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Authors: Richard Asplin

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BOOK: Conman
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Christopher Laurie. AKA Rudy, AKA Whittington, AKA J Peckard Scott, AKA Lord knows who.

And when I say ‘they explained what the trick was called
,’ you understand me right.

Later. When I saw them again.

Which I’d absolutely no
of doing, you understand?

God, growing up in my family had taught me that if nothing else. I was well out of it.

It was just that …

See, when my headache and I got back to the shop, Laura was waiting for me.

She said I’d had a

“Some hairy fellah. Making a real scene. Rattling your shutters, kicking the door. He was pretty pissed off. Wanted to know where you were. Where
you? You’ve been closed for hours.”

“Sorry. Were you … ? I mean was there something I … ?”

“Just wanted to say hi,” Laura said. “Brought you a bun.”

She looked at me, not blinking. In a way women don’t tend to look at me. Ever. I felt the usual spidery heat creep up around my ears. I apologised with a shruggy cough, hauling up the cold clattering shutters.
Saying hi
? This woman needed a hobby. Or her coffee shop needed a marketing drive.

“And this hairy fellah,” I probed. “Forty-ish? Beard?
Red Dwarf
T-shirt under a pyjama top?”

Star Trek.
Star Wars
. One of those.”

“Figures,” I sighed.

We moved into the chilly shop. Two dozen notes pushed under the door from eager collectors offering me top dollar for my entire stock, plus a bunch of flowers from the offices of Boatman Beevers and Boatman apologising for their miscalculation were all notable by their absence.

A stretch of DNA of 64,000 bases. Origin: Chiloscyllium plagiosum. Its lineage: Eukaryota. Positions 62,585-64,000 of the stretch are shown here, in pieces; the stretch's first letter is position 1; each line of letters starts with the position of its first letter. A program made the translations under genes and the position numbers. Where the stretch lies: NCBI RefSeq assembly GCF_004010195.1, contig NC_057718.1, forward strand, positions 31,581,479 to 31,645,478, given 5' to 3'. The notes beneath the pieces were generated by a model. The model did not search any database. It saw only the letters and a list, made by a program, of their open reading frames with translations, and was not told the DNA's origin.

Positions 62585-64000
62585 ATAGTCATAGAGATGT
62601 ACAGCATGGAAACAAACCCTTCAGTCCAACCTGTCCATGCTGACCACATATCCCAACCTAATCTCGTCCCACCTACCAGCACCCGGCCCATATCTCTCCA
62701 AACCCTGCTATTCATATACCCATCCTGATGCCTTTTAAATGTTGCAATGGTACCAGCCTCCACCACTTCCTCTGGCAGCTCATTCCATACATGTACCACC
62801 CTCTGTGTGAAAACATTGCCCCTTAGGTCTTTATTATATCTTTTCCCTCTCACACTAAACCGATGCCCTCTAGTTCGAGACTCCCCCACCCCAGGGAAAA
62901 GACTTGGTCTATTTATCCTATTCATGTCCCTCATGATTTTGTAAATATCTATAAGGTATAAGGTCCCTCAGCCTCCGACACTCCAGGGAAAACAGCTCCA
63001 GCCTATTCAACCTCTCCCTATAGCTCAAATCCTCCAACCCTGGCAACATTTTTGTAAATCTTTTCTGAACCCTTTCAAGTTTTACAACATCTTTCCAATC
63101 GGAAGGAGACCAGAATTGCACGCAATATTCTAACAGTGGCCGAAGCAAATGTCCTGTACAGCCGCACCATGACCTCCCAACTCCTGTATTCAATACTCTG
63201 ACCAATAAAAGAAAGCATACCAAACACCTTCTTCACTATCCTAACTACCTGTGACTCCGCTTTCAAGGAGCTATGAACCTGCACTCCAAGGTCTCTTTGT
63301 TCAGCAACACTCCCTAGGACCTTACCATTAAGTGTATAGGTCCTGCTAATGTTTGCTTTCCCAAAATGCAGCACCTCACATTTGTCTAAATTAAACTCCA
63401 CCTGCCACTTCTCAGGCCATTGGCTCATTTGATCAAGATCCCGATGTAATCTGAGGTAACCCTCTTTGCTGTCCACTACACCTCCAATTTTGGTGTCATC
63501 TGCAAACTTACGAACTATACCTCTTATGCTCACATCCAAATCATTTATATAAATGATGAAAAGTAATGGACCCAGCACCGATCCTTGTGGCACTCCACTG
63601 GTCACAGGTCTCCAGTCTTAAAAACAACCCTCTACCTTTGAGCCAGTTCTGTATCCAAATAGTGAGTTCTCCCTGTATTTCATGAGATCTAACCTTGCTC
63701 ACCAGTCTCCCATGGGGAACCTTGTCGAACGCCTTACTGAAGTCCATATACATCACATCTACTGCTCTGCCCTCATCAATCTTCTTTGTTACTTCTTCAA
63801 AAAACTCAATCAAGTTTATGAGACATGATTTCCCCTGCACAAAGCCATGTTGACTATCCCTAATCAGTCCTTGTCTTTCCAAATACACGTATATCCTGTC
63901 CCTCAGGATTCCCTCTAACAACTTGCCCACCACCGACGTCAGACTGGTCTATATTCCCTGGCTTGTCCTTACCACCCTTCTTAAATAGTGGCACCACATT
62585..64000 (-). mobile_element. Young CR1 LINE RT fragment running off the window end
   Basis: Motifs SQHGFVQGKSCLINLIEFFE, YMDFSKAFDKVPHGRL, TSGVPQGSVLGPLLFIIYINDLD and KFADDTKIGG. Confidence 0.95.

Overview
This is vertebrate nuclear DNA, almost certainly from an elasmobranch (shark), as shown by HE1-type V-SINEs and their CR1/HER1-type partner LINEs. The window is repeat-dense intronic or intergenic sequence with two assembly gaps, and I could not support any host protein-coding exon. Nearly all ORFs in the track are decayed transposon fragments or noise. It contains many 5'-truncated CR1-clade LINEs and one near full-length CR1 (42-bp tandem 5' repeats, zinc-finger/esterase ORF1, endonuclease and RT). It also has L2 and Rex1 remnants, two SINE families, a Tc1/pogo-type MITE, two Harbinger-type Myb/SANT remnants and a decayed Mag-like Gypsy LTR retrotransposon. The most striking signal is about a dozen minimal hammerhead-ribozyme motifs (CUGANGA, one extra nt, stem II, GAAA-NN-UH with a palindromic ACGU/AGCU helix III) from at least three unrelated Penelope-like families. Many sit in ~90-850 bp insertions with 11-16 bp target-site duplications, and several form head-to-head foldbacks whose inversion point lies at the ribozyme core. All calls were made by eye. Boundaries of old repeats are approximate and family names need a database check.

“That smell’s not getting any better,” Laura said. “Still
down there?”

“For the time being,” I said. She was right. The fleshy stench of death and rot was seeping into every page, every poster, every print, even up here on dry land. It wouldn’t be long until my life’s work was all just skip filler.

Moving out the back, I snapped on the blinking lights, the filthy kettle and my Disney tape,
The Jungle Book’s
‘Trussst In Meee’
about the shelving, spreading unease. I promptly snapped it off again, my unease levels being dangerously high as it was.

“So who’s the hairy fellah?”

is Maurice. Freelance dealer,” I said, booting up the
laptop in the office with a clickety-click. “Also a
Connect Four
grandmaster and the one man I don’t want to see. It clearly isn’t enough for him that his solicitors are lurking in my letterbox every morning.”

“Solici – ? He’s
the guy
? Shit.” Laura had perched herself against a packing crate full of poster tubes and was gesturing at me with a Lucky Strike. “And you’ve been out avoiding him?”

“Not quite. Remember Wednesday? That chap in the hat with the photographs?”

“Your lunch date?”

“He wants my help,” I said, rattling in my password and leaving my web-page to drag itself into life, “and he’s willing to pay well for it.” The kettle clicked off loudly so, leaving the computer whirring, I clambered over tubes and cardboard in the kitchen to throw coffee granules all over the lino. “Did Maurice say he’d be coming back?”

“Not to me. Wants help doing

“Oh you don’t want to know. One of these?” and I waggled the Nescafé.